Oct 11 - The Federal Reserve Board has reached an agreement in principle with Atlanta-based SunTrust Banks Inc., and certain of its subsidiaries regarding the issuance of $160 million in monetary sanctions. The monetary sanctions would be assessed for unsafe and unsound processes and practices in residential mortgage loans servicing and foreclosure processing.
The $160 million to be assessed against SunTrust takes into account the maximum amount prescribed for unsafe and unsound practices under the applicable statutory limits, the comparative severity of SunTrust's misconduct, and the comparative size of SunTrust's foreclosure activities.
The terms for the monetary penalty against SunTrust are similar to those that were part of the penalties issued last year by the Federal Reserve against five other mortgage servicing organizations that had reached a comprehensive settlement agreement with the state attorneys general and the U.S. Department of Justice as part of the National Mortgage Settlement. As SunTrust announced earlier, it has also reached a similar agreement in principle with the Department of Justice.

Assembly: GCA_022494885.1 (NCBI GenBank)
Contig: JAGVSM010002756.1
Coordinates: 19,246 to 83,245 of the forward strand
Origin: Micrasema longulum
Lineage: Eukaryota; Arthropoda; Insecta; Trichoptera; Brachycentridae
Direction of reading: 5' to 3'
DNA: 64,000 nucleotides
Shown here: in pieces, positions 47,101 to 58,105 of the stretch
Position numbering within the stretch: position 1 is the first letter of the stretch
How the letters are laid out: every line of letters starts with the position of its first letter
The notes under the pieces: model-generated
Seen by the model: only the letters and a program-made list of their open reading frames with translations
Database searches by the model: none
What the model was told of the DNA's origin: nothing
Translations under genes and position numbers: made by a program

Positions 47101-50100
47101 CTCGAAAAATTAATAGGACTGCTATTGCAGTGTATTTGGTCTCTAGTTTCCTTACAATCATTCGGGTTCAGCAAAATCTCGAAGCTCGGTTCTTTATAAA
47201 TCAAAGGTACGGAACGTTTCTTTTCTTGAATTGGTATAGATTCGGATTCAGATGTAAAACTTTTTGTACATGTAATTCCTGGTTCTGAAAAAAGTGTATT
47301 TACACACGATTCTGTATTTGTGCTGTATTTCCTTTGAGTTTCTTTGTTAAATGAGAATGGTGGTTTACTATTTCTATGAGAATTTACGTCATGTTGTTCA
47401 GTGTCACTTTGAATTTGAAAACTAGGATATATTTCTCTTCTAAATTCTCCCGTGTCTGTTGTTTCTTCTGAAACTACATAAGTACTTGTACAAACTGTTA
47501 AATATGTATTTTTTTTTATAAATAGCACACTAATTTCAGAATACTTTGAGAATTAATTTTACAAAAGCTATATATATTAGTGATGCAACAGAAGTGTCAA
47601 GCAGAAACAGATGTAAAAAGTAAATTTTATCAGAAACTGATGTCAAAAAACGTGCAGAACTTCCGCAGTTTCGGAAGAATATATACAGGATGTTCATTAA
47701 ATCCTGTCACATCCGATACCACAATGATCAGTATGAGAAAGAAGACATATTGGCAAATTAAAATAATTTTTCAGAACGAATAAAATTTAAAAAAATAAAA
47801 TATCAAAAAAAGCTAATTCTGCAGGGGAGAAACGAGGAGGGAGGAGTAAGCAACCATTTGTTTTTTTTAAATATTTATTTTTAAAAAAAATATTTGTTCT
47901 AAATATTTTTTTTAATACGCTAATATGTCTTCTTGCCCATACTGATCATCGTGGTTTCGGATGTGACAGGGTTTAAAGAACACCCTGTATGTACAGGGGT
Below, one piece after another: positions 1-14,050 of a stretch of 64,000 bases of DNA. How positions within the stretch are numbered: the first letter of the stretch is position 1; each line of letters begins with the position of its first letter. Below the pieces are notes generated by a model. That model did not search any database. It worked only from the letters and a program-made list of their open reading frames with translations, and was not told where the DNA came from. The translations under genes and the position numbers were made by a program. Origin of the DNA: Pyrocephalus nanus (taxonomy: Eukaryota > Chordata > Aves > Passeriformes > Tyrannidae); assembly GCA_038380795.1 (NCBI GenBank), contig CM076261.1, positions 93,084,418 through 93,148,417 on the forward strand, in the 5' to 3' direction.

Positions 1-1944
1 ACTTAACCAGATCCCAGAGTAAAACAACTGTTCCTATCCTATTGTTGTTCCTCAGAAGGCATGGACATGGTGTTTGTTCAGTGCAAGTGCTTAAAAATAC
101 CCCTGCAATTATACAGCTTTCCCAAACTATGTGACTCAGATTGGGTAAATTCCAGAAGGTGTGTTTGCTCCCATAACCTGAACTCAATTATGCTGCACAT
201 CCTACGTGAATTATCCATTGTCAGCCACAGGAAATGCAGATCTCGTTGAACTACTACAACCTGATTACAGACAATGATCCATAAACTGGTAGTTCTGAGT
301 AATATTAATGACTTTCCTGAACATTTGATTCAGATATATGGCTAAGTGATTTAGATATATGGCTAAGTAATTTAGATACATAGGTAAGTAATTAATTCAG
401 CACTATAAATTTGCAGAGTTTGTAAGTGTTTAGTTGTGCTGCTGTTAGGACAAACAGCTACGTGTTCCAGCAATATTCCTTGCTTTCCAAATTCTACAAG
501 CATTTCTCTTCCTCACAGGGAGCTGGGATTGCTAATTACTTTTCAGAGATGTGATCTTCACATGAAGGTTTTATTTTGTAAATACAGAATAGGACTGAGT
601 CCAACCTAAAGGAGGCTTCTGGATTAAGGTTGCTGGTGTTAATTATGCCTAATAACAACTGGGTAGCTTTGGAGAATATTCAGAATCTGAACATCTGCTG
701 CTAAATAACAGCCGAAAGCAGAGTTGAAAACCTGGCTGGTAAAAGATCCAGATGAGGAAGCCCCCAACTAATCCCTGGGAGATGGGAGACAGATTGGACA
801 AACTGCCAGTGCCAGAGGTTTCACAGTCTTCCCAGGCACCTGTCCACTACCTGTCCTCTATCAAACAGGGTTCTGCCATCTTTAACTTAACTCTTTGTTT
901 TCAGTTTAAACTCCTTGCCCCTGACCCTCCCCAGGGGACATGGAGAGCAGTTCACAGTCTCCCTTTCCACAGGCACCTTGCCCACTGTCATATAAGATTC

Under the terms of the Federal Reserve's agreement in principle, SunTrust must pay to the Federal Reserve the amount of the sanction not spent by SunTrust within two years of Dec. 31, 2013, in providing borrower assistance or remediation in compliance with the settlement with the Department of Justice, or on a program, acceptable to the Federal Reserve, to provide funding for nonprofit housing counseling organizations for counseling to borrowers who are facing default or foreclosure. The Federal Reserve will closely monitor expenditures on borrower assistance and the counseling program and compliance by SunTrust with the requirements of the monetary sanctions issued by the board.
The Federal Reserve required corrective measures by SunTrust in an enforcement action against the company in April 2011. The action against SunTrust was among 14 corrective actions for unsafe and unsound processes and practices in residential mortgage loans servicing and foreclosure processing against large mortgage servicers or their parent holding companies that the Federal Reserve supervises. Seven of those institutions have not yet been assessed a monetary penalty by the board. Although the Federal Reserve is not issuing monetary sanctions against those institutions at this time, the Federal Reserve believes that monetary sanctions in those cases are appropriate and plans to announce monetary penalties against them.